Ugo Aliogo writes on efforts by the Civil Society Legislative Advocacy Centre in supporting the fight against corruption
As part of efforts to contribute its quota to the anti-corruption fight especially through strengthening legislative mandate in the fight a Civil Society Organisation (CSO) Civil Society Legislative Advocacy Centre (CISLAC) recently organised a policy dialogue engagement which brought together members of the Advisory Committee on Strengthening Legislative Accountability and Anti-Corruption Mechanisms (SLAAM) to proffers solutions to improve the work of the legislature at the federal and state level towards curbing corruption in Nigeria.
The event which was held in Lagos was sequel to the reports on corruption cases in Nigeria, which was launched recently in Abuja.
The report was published to serve as an advocacy tool for improving legislative role in the fight against corruption.
At the meeting, the advocacy group identified and enumerated some challenges hampering effective performance of the legislative oversight to curb corruption.
The Executive Director of CISLAC, Auwal Rafsanjani, explained that the limitations of the press corps at both chambers of the National Assembly (NASS) to embark on investigative journalism, to expose corruption in the performance of oversight; rotational transfer of committee clerks affects the quality of legislative input at the committee level, non-participation of the public in the process leading up to the passage of the budget; the non-existence of a performance appraisal to spur to legislators to their mandates, insufficient capacity on the part of CSOs to meaningfully engage the legislature for a positive change and poor funding of the committees to effectively carry out oversight functions.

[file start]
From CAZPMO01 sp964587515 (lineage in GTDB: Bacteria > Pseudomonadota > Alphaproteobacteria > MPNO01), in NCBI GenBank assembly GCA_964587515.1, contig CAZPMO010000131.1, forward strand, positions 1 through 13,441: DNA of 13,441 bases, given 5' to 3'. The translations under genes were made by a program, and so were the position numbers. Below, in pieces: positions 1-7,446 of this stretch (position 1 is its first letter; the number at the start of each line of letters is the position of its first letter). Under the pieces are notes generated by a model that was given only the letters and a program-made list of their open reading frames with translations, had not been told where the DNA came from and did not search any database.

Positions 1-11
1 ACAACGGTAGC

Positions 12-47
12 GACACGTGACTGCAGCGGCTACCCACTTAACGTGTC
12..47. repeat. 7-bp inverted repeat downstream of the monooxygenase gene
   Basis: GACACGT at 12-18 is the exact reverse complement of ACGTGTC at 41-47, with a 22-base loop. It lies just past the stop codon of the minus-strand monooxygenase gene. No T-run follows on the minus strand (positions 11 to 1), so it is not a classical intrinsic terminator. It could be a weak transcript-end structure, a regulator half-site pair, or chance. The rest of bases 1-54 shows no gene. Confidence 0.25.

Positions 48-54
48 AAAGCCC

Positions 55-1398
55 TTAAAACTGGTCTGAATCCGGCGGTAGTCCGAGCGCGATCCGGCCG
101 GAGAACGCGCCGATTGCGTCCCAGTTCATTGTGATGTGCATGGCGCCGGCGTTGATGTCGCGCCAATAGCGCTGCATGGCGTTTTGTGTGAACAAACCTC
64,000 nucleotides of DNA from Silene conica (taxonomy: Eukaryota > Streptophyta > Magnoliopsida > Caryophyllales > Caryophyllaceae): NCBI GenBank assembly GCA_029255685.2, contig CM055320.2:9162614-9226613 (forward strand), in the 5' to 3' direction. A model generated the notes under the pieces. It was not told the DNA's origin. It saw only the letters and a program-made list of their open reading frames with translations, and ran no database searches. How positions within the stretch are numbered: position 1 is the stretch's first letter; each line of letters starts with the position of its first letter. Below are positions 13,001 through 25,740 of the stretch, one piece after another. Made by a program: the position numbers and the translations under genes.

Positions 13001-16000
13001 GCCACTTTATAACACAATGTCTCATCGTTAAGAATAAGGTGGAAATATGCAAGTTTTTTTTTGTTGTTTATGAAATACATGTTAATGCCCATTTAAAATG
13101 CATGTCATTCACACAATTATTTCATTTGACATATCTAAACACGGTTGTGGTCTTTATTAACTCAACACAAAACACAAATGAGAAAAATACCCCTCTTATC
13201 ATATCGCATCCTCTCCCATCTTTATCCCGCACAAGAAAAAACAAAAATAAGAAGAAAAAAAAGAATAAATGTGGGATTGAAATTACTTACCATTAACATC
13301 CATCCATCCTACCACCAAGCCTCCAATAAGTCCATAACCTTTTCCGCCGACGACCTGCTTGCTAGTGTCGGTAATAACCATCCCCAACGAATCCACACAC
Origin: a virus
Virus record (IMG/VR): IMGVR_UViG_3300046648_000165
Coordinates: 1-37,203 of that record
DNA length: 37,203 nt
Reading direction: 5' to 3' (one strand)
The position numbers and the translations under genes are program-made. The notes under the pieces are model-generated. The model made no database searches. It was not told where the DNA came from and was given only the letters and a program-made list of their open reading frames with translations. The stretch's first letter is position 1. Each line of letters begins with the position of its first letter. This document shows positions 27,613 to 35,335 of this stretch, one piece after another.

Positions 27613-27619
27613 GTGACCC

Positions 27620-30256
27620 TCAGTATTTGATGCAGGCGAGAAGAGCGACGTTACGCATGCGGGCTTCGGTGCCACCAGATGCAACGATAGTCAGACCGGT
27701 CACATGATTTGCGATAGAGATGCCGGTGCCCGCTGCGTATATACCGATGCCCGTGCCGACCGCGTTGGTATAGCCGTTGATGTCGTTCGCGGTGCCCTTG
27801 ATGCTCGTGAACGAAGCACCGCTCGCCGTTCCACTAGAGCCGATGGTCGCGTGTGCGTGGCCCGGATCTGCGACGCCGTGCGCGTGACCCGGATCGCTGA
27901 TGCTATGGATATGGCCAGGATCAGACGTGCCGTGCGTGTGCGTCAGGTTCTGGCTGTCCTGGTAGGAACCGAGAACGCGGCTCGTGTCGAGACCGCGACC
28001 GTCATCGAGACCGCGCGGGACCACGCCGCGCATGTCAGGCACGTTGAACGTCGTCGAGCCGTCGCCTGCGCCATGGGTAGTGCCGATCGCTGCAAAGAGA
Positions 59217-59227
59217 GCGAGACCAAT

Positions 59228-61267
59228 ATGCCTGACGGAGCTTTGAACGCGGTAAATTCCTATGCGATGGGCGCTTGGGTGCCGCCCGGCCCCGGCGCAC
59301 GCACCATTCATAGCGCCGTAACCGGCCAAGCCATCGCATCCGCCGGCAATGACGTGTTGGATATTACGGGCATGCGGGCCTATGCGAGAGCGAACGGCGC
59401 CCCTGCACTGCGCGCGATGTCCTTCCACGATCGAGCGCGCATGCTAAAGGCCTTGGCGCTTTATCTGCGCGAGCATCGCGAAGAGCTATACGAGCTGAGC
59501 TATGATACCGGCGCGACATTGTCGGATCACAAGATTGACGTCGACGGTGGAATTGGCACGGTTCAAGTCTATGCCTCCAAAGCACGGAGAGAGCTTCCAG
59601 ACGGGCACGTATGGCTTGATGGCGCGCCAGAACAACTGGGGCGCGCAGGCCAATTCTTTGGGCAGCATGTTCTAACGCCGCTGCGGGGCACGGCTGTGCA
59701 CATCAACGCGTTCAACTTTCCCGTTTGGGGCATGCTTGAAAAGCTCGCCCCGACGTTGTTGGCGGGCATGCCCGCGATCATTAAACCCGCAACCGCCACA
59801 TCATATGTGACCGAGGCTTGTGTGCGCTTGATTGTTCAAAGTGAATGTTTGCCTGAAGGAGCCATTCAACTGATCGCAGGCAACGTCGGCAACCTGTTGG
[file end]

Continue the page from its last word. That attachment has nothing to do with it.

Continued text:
Rafsanjani further stated that the meeting became imperative, adding that there is no single sector of the economy that is spared from menace of corruption in the country.
The CISLAC ED argued that from education, to agriculture, health, to environment, oil and gas, public finance sector, corruption continues to thrive thereby hampering the collective desire for prosperous and developed nation.
He cited the 2018 Annual Corruption Perception Index (CPI) of Transparency International, which tagged Nigeria as a country with a high level of corruption.
Rafsanjani remarked that the 2018 index places the country at 144 out of 175 least corrupt countries in the world, adding that the ranking comes in the wake of the federal government’s posturing of fighting the menace.
According to him, “The CPI ranking is a clear indication that government must move beyond talking corruption to actually operationalizing extant laws as well as strengthen institutions to fight the scourge. The country’s laws, policies and institutions must be the guiding instruments upon which the fight against corruption must be based.
“As part of CSOs contribution to curbing corruption in Nigeria, CISLAC last week launched a publication on analysis of media reports on corruption cases in Nigeria. The analysis report which was published in two volumes show extensive reportage on corruption cases, most of which have gone unpublished.